For those JDs with an interest in potentially lateraling to or transferring to Asia in the future, please feel free to reach out to Kinney for advice on firm choices, interviewing and practice choices, relating to future marketability in Asia, or for a general discussion on your particular Asia markets of interest. This is of course a free of cost service for those who some years in the future may be our future industry contacts or perhaps even clients.
For some years now Kinney’s Asia head, Evan Jowers, has been formally advising Harvard Law students with such questions, as the Asia expert in Harvard Law’s “Ask The Experts Market Program” each summer and fall, with podcasts and scheduled phone calls. This has been an enjoyable and productive experience for all involved.
Whether you’re fresh off the bar exam or hitting your stride after hanging a shingle a few years ago, one thing’s for certain: independent attorneys who start a solo or small-law practice live with a certain amount of stress.
Non-attorneys would think the stress comes from preparing for a big trial, deposing a hostile witness, or crafting the perfect contract for a picky client.
But that’s nothing compared to the constant, nagging, real-life kind, the kind you get from the day-to-day grind of being a law-abiding attorney.
Connecticut plaintiffs-side boutique litigation firm (12 lawyers) seeks full-time associate with 2-4 years litigation experience, top tier undergraduate and law school education. Journal or clerkship experience a plus; highest ethical standards and strong work ethic required. Familiarity with Connecticut state court legal practice is preferred, but not required.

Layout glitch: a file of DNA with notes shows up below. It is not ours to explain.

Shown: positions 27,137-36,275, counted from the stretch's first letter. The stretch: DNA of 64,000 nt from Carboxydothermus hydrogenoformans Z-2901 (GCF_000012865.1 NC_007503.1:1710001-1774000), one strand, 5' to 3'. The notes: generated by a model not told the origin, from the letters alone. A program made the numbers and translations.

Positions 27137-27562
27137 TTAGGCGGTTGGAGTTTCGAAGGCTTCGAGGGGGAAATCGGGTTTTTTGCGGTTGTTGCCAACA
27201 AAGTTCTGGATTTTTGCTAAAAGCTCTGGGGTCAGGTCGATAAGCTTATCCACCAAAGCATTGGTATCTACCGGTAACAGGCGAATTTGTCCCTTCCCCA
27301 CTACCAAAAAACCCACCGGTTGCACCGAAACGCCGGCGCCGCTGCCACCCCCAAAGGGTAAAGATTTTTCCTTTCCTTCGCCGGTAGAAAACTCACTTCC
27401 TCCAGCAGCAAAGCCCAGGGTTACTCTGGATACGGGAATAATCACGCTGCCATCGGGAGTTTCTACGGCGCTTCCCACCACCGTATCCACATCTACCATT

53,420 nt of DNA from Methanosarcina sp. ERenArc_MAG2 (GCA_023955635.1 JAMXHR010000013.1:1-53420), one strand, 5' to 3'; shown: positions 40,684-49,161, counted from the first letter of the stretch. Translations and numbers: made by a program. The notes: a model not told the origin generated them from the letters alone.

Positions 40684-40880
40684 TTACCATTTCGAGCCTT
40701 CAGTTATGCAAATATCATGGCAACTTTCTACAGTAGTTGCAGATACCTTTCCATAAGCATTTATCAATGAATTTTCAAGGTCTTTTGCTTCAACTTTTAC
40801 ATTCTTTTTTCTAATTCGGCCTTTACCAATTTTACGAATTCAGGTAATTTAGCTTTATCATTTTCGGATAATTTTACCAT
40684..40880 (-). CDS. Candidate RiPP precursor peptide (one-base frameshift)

The firm handles sophisticated, high-end cases for plaintiffs, including individuals and businesses with significant claims in a wide array of matters. Our cases often have important public policy implications, and are litigated in state and federal courts throughout Connecticut. Representative areas of practice include medical malpractice, catastrophic personal injury, business torts, deceptive trade practices and other complex commercial litigation, and products liability.
Additional information can be located on our website, at www.sgtlaw.com.